What Exactly Is Lysine and What Is It Good For?
What Is Lysine?
Lysine (also known as L-Lysine) is an amino acid or building block of protein essential for growth and tissue repair. Contrary to other amino acids, our body cannot produce lysine, so we need to get it through other things like the nutrients in our diet and other supplements.
Lysine intake may potentially improve our immune function, promote calcium absorption, and support the formation of collagen. Lysine may also contribute to carnitine production (a chemical that can turn fatty acids into energy).
Sources of Lysine
Common sources of lysine include high-protein foods, dairy products, some plants, and legumes, such as:
- Meat (red meat, chicken, pork)
- Fish (cod, salmon, tuna, sardines)
- Dairy products (milk, eggs, yogurt, cheese—particularly parmesan cheese)
Lysine can also be found in supplements, ointments, and other topical products.
What Is Lysine Good For?
1) Lysine May Work as a Cold Sore Treatment
Cold sores (also known as fever blisters) consist of small blisters around the lips and in the mouth prompted by the herpes simplex virus (HSV).
Once you have contracted the virus, it may stay dormant until triggered. Stress, fever, fatigue, and sunburn can start it and cause a cold sore outbreak.
Research shows that lysine may suppress HSV by antagonizing the viral activity of arginine, an amino acid that promotes HSV growth. A multicentered study also claims that lysine intake may accelerate recovery and reduce the occurrence and severity of HSV.
Recent research examining the effects of topical lysine reported that 40% of participants had healed their cold sore symptoms by the third day of application. The results increased to 87% participants by the sixth day and all participants by day 11.
2) Lysine May Improve Calcium Absorption and Retention
Research states that lysine can play an integral part in maintaining bone health.
Specifically, lysine may enhance intestinal calcium absorption and conservation of the mineral in our kidneys, contributing to a positive balance. These results suggest lysine may be used as a supplement in osteoporosis interventions.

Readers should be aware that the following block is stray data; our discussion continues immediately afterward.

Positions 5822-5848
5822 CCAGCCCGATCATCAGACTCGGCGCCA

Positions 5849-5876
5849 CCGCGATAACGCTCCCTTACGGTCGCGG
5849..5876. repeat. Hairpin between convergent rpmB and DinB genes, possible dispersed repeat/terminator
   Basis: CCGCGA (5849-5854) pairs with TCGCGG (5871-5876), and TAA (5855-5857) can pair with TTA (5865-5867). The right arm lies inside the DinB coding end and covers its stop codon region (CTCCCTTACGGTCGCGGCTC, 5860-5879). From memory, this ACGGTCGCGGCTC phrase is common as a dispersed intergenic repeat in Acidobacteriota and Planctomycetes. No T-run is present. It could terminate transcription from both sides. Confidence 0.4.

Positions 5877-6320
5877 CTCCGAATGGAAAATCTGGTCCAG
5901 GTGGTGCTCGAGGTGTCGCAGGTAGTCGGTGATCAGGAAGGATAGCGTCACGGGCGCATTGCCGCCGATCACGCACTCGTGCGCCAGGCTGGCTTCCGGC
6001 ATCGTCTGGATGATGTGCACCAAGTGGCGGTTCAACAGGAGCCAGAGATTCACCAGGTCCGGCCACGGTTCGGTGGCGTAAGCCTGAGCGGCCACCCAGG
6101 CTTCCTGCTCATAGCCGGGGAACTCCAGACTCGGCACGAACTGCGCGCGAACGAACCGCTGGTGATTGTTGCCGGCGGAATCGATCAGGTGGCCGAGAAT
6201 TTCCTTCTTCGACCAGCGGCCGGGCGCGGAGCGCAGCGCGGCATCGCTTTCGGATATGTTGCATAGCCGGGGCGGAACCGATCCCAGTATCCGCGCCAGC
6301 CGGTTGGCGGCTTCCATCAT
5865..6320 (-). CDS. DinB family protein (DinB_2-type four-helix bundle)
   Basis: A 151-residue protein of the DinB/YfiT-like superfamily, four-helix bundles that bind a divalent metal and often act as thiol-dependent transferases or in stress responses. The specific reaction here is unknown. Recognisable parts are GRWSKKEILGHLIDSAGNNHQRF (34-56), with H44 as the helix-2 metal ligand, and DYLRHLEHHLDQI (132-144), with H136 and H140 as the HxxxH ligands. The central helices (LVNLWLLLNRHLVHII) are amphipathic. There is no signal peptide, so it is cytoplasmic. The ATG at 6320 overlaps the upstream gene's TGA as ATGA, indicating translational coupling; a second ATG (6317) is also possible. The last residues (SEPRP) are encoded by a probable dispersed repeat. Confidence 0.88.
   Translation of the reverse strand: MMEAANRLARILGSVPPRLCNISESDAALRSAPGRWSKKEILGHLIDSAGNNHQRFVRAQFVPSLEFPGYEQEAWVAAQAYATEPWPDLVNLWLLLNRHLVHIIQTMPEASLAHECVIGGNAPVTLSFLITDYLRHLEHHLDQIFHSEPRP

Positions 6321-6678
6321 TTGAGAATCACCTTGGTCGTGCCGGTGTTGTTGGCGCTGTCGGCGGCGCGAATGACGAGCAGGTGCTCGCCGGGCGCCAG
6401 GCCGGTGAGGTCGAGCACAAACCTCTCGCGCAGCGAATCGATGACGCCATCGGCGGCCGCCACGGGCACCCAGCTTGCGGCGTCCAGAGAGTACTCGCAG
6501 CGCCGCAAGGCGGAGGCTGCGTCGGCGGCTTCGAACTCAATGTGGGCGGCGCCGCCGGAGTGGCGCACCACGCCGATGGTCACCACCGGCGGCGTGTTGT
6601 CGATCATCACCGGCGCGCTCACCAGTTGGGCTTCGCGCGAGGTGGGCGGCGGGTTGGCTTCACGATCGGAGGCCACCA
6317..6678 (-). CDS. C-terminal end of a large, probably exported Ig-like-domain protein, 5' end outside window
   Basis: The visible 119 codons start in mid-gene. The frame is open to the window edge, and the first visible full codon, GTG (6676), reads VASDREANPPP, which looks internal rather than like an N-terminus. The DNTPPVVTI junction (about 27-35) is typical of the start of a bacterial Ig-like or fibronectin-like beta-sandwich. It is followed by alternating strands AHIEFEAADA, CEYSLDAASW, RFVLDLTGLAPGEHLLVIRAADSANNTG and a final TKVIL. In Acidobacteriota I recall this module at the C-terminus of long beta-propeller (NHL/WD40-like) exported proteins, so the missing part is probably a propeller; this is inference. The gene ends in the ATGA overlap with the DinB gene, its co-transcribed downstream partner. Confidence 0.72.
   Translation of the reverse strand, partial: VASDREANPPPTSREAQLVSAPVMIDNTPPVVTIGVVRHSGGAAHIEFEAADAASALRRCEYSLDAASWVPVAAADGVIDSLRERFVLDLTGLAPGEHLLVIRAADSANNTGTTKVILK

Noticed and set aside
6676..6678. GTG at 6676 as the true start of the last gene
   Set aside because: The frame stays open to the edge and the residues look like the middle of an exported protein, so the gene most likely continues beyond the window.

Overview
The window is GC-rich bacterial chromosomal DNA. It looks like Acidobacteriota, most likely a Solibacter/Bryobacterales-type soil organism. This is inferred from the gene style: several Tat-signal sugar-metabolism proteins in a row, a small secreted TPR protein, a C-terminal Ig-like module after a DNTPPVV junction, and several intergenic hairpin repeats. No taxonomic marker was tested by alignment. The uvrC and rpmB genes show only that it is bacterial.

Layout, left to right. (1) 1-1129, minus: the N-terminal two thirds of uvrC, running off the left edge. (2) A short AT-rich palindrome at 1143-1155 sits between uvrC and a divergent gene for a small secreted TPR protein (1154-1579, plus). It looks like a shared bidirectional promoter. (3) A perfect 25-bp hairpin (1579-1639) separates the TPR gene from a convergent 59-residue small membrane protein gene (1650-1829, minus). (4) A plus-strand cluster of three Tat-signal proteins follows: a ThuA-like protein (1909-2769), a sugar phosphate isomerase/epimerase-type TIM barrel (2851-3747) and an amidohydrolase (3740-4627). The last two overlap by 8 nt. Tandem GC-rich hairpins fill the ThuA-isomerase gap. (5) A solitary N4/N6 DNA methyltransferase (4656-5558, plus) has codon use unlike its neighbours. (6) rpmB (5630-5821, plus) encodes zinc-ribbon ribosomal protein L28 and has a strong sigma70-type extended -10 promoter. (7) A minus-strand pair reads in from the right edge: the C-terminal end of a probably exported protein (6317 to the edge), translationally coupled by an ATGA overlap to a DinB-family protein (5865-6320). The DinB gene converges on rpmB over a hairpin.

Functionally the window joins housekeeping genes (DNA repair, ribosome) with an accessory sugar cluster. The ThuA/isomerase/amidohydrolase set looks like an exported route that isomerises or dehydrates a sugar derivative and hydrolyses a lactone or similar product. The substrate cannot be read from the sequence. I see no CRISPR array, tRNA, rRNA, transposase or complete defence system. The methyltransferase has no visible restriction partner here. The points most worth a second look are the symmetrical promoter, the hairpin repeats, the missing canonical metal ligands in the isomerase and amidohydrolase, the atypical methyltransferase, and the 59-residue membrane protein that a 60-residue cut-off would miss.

Vascular calcification (VC) refers to mineral deposits in the vascular system. VC is common in people with diabetes and chronic kidney disease and is often associated with cardiovascular problems. When examining its effects, an animal study revealed that dietary lysine might ameliorate this calcification.
3) Lysine May Reduce Anxiety
Current research suggests that a healthy diet may help support the prevention and treatment of behavioral health disorders, highlighting the influence of amino acids on neurotransmitters involved in stress and anxiety.
After a one-week treatment, a Japanese study found that an oral intake of lysine and arginine may significantly decrease long-term and stress-induced anxiety in men and women.
A 2010 systematic review agrees, explaining how lysine and arginine may help balance cortisol levels triggered by stress in healthy individuals and people with high trait anxiety. The review also points out strong evidence for the use of both amino acids to help maintain a healthy mood and to promote peace of mind.
Lysine is a crucial amino acid that our body cannot produce. We need to get it through a diet rich in high-protein foods, plants, or legumes or through supplements.
There is plenty of research around the effects of lysine. Studies suggest it may help treat cold sores, improve our capacity to absorb and retain calcium, and help maintain a healthy state of mind.